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Posted: Thursday October 15, 2015
“Married to English”: A Poem from COSMOPHILIA

Cosmophilia, which means “love of ornament,” is the deliberate and well-paced debut collection of poetry by Rahat Kurd, now available for $16.95. See photos from the launch of Cosmophilia, which took place last week in Vancouver.

An emotionally powerful collection, the poems in Cosmophilia follow the elaborate, unexpected turns of the poet’s imagination and memory, intertwining political conflict and family history, and translating multiple glittering facets of Muslim culture into the immediacy of embodied, urban Canadian experience.

Here on Meta-Talon, enjoy the final poem from Cosmophilia, “Married to English” (from pages 79 through 81).

Married to English
(Lines Composed at Brockton Oval)

From your moss-pelted north face
and your pearled grey Junes, English,

I learn to love your sunny hesitations better
than if I were driven to seek the shade

from gorgeous Urdu’s melting afternoons.
English, how perfectly wedded I am to you.

Here’s the ring paved smooth: my dark fidelity.
Here’s turf enough to pledge my troth,

and men to sport white for passion,
for the pageant of giving me away.

And they give me away, English,
in every one of your riot-scorched capitals

with raised toasts for shaken fists,
with tea at halftime, and how lovely to see you today

by evening post. You do the thing
decently, English. Your sixes and factory bricks

make little rooms for girls like the girl I was,
your child bride, to hide in; your attics and alcoves

just suit the neat points of our elbows.
Our eyes mirror the shine

off your rows of gilt-stamped spines,
and apples gleam in your dim cellars.

So we munch, knees tucked,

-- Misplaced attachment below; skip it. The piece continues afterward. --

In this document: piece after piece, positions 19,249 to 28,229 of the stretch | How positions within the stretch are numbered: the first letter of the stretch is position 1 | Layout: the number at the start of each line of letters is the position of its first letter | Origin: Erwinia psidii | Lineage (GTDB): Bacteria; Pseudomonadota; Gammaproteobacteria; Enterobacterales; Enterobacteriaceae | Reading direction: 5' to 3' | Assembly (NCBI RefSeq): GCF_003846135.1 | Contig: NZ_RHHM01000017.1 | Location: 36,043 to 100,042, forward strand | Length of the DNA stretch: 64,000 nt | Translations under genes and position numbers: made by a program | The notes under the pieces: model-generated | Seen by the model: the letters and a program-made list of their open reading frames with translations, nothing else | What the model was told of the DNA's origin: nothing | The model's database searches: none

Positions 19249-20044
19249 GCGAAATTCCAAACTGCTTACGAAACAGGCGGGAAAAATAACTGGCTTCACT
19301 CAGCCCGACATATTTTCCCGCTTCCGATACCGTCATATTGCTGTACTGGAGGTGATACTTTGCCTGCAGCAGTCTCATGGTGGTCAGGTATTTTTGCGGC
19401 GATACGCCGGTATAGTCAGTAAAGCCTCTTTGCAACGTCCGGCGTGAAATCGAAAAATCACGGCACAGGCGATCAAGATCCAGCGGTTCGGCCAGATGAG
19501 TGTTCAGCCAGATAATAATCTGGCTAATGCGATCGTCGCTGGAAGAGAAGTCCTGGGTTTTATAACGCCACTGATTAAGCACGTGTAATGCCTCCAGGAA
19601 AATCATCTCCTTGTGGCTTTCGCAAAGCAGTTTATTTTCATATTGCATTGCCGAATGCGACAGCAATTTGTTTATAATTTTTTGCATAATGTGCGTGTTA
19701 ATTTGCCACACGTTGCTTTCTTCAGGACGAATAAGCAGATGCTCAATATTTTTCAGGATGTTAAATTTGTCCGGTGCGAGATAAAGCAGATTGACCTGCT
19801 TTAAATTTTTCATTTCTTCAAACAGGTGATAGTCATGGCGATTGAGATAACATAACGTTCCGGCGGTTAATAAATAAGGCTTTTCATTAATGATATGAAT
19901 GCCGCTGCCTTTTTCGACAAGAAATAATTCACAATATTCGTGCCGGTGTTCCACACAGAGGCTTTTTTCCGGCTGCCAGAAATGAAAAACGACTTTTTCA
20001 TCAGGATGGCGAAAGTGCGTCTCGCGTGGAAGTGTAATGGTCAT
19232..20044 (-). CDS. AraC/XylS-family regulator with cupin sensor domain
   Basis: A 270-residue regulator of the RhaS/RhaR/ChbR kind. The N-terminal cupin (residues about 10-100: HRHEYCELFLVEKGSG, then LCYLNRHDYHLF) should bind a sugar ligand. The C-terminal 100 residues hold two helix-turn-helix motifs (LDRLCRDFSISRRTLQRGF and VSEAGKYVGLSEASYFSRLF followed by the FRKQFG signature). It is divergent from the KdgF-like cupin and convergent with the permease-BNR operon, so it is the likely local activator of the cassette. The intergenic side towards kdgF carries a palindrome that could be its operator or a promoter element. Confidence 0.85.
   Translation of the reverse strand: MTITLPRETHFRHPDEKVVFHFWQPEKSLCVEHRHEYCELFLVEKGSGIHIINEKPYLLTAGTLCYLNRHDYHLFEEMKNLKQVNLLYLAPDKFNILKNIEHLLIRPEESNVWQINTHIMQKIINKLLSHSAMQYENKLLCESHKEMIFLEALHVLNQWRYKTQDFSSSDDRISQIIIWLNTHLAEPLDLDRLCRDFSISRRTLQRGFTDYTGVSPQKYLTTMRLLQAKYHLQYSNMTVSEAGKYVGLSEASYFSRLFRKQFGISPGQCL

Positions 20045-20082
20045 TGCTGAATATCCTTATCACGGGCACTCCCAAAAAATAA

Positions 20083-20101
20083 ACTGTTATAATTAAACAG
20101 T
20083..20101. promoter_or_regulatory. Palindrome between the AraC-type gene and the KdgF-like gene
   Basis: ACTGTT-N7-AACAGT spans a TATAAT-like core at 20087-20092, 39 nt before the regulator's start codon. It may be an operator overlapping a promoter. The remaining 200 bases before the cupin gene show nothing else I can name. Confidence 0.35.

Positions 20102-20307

content as orphans

grown already forgetful
of the names of our parents’ killers.

Pitiless English, what have I become?
My eyes turn in the gloaming,

take delight from the patterned edge
of lichen bound tightly to stone.

At home in the Himalayas my sisters laugh –
the soldiers nail CLOSED MILITARY ZONE

into the flourishing poplars
with your unconquerable precision.

Will you do me the honour, English? Will you permit
this hand to claim the cool sleeve of your pen?

From your daggers and turnkeys I’ve learned
possessiveness – here my grip tightens – to say,

I’m yours, I’m yours – your humble servant,
your strictest praetor; the wrathful scourge

of your ill-users and callow prattlers –
yours devotedly, English, yours till death.

It’s true, I whisper tender Arabic curses
over lies you swore were sterling; I console myself

with half-remembered Farsi endearments.
You keep aloof from their antique silver

but make a din of clumsy names
for pleasures that silence other tongues –

then I blush for you, English.
You indulge every sequin stitched into chiffon

however patient my mudra-curled fingers,
you know the silk ends crushed and tear-stained;

you like my dark lashes so doubled. You hold me
rapt every night; every night you exult, you fool,

believing, with your tongue in my mouth,
I can never say I’m leaving.